The key is to focus on indirect causes.
In psychology, nobody pretends that they are ever going to discover a perfect therapy that will cure 100% of patients of depression. However, they recognize that their are things they can do that will be helpful for a certain percentage of their patients. They can conduct scientifically designed experiments, with control groups and everything, that demonstrate whether one particular therapy works better than another on average.
This is the power of indirect cause. Psychologists need not understand everything about how an ever changing human brain works to discover that certain therapies work better than others.
SEO is similar. We may not have clean control groups, but we can measure impact. We can identify strategies that seem to work better than others. We can test.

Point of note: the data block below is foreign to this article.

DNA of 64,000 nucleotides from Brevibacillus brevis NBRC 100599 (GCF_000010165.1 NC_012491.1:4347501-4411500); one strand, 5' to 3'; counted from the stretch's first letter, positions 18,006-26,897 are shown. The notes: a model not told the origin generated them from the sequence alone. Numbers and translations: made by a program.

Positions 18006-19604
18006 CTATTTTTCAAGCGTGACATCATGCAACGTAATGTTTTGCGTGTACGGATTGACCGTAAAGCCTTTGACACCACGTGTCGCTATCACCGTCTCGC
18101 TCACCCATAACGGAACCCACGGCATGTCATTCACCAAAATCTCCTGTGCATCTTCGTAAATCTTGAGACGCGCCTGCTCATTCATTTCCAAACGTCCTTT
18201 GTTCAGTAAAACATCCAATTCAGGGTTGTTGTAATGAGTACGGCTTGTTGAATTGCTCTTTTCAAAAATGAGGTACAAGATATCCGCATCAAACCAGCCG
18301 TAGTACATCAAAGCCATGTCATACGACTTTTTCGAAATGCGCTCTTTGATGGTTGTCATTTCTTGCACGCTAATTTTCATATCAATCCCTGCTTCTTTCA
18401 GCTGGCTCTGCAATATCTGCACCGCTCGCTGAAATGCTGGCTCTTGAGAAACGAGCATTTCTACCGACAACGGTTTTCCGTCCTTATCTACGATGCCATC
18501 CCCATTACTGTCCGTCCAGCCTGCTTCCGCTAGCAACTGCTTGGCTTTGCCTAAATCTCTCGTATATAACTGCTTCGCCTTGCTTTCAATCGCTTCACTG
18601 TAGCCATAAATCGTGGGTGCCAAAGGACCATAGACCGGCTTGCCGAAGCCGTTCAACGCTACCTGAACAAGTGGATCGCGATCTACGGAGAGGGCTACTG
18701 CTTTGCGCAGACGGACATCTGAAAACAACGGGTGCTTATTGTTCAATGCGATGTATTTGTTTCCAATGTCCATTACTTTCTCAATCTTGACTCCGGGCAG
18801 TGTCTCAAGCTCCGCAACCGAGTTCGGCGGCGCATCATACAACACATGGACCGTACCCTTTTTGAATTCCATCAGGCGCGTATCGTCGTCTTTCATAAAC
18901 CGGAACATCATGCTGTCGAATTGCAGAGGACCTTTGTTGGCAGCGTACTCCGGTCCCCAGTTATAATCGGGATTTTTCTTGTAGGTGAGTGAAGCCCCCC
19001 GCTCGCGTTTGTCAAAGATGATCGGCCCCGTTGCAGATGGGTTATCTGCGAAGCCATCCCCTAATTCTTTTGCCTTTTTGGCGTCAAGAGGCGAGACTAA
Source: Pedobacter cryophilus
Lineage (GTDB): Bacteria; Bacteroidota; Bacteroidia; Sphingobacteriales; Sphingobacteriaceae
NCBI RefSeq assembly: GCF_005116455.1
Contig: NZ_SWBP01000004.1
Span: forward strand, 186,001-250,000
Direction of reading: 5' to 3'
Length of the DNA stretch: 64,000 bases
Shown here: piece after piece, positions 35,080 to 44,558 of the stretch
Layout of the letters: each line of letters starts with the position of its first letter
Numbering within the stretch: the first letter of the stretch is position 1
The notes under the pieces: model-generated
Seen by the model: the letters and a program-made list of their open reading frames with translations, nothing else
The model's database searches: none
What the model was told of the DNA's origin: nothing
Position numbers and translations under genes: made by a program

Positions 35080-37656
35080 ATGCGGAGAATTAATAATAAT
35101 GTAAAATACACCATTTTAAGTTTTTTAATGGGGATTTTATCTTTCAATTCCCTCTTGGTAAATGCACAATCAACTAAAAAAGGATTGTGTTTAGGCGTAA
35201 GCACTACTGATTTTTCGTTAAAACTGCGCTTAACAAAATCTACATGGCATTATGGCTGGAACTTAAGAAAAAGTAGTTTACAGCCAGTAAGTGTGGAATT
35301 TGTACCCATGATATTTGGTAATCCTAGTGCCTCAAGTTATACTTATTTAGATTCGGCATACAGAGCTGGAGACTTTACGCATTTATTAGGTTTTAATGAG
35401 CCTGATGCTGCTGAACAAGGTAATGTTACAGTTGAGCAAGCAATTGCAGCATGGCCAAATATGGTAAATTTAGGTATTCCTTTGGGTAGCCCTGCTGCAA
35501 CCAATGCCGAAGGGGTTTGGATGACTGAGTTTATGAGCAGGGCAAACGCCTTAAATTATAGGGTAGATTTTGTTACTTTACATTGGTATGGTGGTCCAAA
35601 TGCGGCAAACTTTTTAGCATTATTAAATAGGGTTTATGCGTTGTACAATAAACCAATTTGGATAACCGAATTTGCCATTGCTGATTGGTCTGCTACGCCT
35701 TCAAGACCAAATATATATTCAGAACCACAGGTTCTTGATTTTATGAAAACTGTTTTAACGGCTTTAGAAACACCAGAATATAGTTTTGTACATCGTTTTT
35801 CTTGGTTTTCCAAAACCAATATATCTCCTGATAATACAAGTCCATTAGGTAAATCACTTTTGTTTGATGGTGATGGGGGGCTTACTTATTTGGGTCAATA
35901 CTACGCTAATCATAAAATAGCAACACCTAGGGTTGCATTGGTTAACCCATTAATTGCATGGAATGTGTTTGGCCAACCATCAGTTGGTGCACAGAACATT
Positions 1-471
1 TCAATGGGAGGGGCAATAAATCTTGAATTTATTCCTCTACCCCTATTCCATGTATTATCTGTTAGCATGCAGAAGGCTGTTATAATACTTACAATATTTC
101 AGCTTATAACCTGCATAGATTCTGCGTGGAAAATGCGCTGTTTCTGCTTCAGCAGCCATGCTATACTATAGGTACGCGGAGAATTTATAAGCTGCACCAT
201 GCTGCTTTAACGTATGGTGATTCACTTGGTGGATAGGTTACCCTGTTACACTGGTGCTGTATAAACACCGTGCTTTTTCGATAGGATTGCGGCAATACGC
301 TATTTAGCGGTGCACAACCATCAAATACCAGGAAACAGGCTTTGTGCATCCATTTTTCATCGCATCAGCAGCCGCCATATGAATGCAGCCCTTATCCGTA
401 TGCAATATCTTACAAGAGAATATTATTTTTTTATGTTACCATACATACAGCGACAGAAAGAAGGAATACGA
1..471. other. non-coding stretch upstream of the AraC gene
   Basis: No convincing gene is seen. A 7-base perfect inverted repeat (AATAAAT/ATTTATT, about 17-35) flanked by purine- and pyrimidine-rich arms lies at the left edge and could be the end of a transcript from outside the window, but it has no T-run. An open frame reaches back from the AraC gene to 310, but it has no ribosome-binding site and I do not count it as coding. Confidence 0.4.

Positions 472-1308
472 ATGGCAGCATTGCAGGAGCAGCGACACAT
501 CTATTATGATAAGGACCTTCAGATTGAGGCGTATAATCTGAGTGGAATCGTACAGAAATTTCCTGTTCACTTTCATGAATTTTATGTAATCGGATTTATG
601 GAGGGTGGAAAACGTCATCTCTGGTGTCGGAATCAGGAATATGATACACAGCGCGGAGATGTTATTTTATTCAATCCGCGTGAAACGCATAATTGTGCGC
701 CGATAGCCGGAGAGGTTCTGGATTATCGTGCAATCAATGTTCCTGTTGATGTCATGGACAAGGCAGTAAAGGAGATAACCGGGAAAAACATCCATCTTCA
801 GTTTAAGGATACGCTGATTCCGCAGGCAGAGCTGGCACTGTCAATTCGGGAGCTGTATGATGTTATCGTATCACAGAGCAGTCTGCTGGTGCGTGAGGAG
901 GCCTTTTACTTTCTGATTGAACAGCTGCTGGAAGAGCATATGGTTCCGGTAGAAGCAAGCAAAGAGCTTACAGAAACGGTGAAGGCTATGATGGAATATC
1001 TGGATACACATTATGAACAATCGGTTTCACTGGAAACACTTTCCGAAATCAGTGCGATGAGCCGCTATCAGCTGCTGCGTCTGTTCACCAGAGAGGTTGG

Correlation studies are an easy out. They let us stop caring whether what we do actually works, and instead just copy what successful people have done. We don't care why those people were successful, and we don't ask ourselves whether it makes sense to copy them, and we don't ask whether the things they did actually contributed to their success in the first place.
At the end of the day, those correlation studies are what really convinced people that they needed to flood their site with spammy links. When some SEOs saw correlation studies showing how highly links were correlated with rankings, they spammed their sites. In some cases, they actually thought that's what Google wanted, because the correlation was there.
2. When we confuse correlations with indirect causes, we screw up cause and effect
This is a big one too. Let me give you some examples.